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Lee, M. W., T. S. Collett, and W. F. Agena, 2009, Integration of vertical seismic, surface seismic, and well-log data at the Mallik 2L-38 gas-hydrate research well, Mackenzie delta, Canada, in T. Collett, A. Johnson, C. Knapp, and R. Boswell, eds., Natural gas hydrates—Energy resource potential and associated geologic hazards: AAPG Memoir 89, p. 525-540.


Copyright copy2009 by The American Association of Petroleum Geologists.

Integration of Vertical Seismic, Surface Seismic, and Well-log Data at the Mallik 2L-38 Gas-hydrate Research Well, Mackenzie Delta, Canada

M. W. Lee,1 T. S. Collett,2 W. F. Agena3

1U.S. Geological Survey, Denver, Colorado, U.S.A.
2U.S. Geological Survey, Denver, Colorado, U.S.A.
3U.S. Geological Survey, Denver, Colorado, U.S.A.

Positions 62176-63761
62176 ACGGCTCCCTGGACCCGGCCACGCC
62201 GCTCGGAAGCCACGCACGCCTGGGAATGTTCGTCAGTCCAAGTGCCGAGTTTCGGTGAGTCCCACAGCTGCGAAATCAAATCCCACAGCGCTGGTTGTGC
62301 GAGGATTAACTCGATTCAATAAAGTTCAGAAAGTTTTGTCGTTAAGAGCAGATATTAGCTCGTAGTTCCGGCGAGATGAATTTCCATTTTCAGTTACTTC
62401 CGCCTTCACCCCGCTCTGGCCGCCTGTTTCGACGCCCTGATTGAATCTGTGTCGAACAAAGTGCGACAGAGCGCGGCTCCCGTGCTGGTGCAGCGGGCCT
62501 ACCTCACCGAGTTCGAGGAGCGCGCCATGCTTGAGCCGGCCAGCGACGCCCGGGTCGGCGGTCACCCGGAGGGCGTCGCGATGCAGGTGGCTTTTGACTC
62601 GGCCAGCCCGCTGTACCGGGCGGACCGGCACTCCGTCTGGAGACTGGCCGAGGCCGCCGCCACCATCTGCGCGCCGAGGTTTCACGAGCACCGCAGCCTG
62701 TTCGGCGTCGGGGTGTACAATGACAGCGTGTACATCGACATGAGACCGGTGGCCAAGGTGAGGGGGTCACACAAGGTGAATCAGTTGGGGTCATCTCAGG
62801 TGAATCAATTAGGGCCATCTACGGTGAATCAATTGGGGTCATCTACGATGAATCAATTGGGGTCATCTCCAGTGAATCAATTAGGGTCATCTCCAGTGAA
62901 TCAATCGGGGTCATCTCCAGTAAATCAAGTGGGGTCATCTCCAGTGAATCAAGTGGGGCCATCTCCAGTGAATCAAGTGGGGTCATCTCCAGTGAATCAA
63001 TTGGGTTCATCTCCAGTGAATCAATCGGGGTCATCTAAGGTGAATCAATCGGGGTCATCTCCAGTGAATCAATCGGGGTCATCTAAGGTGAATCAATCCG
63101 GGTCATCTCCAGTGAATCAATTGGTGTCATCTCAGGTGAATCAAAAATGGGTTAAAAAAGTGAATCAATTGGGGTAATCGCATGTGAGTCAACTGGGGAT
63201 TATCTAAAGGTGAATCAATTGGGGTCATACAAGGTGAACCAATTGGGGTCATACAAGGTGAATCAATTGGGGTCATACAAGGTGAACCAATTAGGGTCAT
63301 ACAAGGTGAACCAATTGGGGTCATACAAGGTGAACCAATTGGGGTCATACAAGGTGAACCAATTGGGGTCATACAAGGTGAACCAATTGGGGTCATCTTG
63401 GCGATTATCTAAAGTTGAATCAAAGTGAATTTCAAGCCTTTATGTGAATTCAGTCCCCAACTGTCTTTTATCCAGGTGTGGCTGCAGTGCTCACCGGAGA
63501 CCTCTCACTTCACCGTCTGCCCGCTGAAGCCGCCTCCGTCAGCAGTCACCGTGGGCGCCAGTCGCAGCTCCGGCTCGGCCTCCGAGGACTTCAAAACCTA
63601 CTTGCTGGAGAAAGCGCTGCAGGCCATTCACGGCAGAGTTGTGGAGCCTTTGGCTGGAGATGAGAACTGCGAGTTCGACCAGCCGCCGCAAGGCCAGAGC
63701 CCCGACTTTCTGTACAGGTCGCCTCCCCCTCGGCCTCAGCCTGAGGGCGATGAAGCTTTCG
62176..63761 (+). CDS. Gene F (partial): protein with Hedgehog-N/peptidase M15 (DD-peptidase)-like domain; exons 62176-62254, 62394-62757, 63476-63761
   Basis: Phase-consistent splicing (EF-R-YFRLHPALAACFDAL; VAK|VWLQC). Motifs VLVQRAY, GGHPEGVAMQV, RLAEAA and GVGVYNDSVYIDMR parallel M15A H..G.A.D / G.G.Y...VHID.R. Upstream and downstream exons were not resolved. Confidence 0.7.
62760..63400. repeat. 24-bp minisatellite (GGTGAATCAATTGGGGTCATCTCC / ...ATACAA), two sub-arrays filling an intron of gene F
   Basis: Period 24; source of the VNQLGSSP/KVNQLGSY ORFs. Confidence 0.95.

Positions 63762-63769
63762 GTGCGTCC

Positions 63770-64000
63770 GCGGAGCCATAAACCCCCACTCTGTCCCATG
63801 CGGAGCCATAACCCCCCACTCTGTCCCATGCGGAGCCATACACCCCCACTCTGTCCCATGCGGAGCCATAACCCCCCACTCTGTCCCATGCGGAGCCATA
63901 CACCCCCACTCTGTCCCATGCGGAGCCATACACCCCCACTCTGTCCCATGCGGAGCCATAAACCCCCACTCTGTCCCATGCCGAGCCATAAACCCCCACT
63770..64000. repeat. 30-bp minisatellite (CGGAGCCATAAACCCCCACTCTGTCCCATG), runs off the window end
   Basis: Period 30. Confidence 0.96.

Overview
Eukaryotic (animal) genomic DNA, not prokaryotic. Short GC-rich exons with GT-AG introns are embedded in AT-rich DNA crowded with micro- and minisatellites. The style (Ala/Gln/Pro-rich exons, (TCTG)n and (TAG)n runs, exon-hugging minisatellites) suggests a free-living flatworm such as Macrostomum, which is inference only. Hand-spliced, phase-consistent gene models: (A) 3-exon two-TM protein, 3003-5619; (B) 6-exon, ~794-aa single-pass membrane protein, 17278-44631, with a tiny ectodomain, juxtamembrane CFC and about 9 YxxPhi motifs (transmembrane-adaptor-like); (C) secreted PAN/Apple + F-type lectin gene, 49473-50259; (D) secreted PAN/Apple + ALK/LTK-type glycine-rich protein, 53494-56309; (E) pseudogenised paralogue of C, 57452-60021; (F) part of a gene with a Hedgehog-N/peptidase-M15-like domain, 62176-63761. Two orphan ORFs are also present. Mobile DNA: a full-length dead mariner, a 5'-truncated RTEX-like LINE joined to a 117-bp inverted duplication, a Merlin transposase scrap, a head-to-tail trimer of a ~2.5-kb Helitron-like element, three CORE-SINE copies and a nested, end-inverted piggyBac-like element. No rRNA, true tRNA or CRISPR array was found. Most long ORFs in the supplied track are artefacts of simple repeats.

Vertical seismic profile (VSP) data acquired at the Japanese Petroleum Exploration Co., Ltd. (JAPEX)/Japanese National Oil Corporation (JNOC)/Geological Survey of Canada (GSC) Mallik 2L-38 gas-hydrate research well, Mackenzie delta, Northwest Territories, Canada, were analyzed and combined with surface seismic and downhole well-log data to (1) estimate gas-hydrate concentration around the well and (2) characterize the arctic gas-hydrate accumulations using different scale lengths ranging from 0.3 (sonic log) to 60 m (197 ft) (surface seismic). The interval compressional (P-)wave velocities derived from VSP data are somewhat slower than those from the well-log data. Furthermore, the shear (S-)wave velocities derived from VSP data within the depth interval 600–900 m (1968–2953 ft) are about 20% slower than the sonic-log-derived Previous HitvelocityTop, implying seismic anisotropy. The spectral ratio of downgoing waves indicates that the P-wave attenuation quality factor of non-gas-hydrate-bearing sediments is about 65, whereas that of gas-hydrate-bearing sediments is about 170. The seismically determined thickness of gas-hydrate-bearing sediments inside a 2.3 times 2.4-km (1.42 times 1.49-mi) area surrounding the Mallik 2L-38 well is about 212 m (695 ft). Porosity obtained from well-log data averages 30%. The average gas-hydrate concentration estimated from the surface seismic data is about 43% of the pore space, and a cubic meter (35 cubic feet) of gas hydrate is 164 m3 (5792 ft3) of free gas. Therefore, the estimated gas content present in the gas-hydrate-bearing sediments is equivalent to 4.5 times 109 m3/km2 (4.1 times 1011 ft3/mi2) of gas at the standard conditions (0degC and 1 atmosphere).

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